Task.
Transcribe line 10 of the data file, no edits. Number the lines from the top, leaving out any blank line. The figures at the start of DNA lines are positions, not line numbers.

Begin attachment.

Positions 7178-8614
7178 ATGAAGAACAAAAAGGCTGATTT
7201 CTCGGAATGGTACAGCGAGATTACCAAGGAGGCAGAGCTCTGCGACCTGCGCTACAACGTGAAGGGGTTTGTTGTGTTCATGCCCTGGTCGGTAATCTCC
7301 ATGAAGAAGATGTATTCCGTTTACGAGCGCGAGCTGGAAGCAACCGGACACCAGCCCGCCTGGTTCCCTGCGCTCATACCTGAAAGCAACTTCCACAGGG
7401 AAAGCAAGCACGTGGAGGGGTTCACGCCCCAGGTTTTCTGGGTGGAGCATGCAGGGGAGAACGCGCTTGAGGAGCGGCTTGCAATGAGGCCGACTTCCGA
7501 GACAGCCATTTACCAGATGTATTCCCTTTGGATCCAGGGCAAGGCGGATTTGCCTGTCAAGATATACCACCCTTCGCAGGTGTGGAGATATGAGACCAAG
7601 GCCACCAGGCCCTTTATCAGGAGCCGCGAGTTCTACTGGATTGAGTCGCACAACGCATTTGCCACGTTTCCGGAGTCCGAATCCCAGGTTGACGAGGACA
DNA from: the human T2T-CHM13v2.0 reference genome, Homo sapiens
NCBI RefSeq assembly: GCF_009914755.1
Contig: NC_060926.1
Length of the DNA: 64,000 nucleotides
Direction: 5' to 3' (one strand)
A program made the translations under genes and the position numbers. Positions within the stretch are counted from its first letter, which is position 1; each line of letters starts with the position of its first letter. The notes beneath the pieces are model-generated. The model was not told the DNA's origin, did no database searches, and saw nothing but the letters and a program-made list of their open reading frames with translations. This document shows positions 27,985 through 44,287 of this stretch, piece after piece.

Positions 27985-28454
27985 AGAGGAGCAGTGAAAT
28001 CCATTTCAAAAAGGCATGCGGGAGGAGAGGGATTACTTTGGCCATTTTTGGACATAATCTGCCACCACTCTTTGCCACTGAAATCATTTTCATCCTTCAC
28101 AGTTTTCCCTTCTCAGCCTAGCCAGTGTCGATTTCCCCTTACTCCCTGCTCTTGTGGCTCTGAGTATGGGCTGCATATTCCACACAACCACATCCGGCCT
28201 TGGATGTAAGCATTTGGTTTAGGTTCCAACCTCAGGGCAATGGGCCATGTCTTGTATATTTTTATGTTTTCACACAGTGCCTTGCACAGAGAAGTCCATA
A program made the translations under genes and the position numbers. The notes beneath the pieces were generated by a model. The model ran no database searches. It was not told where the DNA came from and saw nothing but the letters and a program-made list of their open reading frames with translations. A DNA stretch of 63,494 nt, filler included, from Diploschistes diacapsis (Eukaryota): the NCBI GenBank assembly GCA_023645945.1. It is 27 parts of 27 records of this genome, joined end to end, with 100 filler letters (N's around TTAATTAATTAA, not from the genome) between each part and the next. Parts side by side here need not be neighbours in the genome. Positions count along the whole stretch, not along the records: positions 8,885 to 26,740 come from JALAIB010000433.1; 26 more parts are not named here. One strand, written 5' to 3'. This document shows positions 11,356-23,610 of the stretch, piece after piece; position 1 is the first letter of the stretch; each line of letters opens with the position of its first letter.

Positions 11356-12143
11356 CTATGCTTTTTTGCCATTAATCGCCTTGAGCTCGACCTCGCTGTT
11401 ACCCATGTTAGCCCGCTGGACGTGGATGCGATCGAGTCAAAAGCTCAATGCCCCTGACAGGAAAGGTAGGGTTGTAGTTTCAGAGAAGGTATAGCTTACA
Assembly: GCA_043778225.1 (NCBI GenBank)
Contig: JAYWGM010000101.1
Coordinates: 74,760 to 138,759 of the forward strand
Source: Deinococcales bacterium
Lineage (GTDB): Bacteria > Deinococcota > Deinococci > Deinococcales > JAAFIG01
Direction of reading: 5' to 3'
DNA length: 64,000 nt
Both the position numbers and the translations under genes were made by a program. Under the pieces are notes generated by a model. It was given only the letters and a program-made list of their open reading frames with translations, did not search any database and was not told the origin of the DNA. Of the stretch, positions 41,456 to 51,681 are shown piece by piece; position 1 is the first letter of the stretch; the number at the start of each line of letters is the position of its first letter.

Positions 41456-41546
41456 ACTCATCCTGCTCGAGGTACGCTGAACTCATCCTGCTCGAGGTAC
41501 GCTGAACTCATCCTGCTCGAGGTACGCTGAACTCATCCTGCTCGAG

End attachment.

Contig: NC_060926.1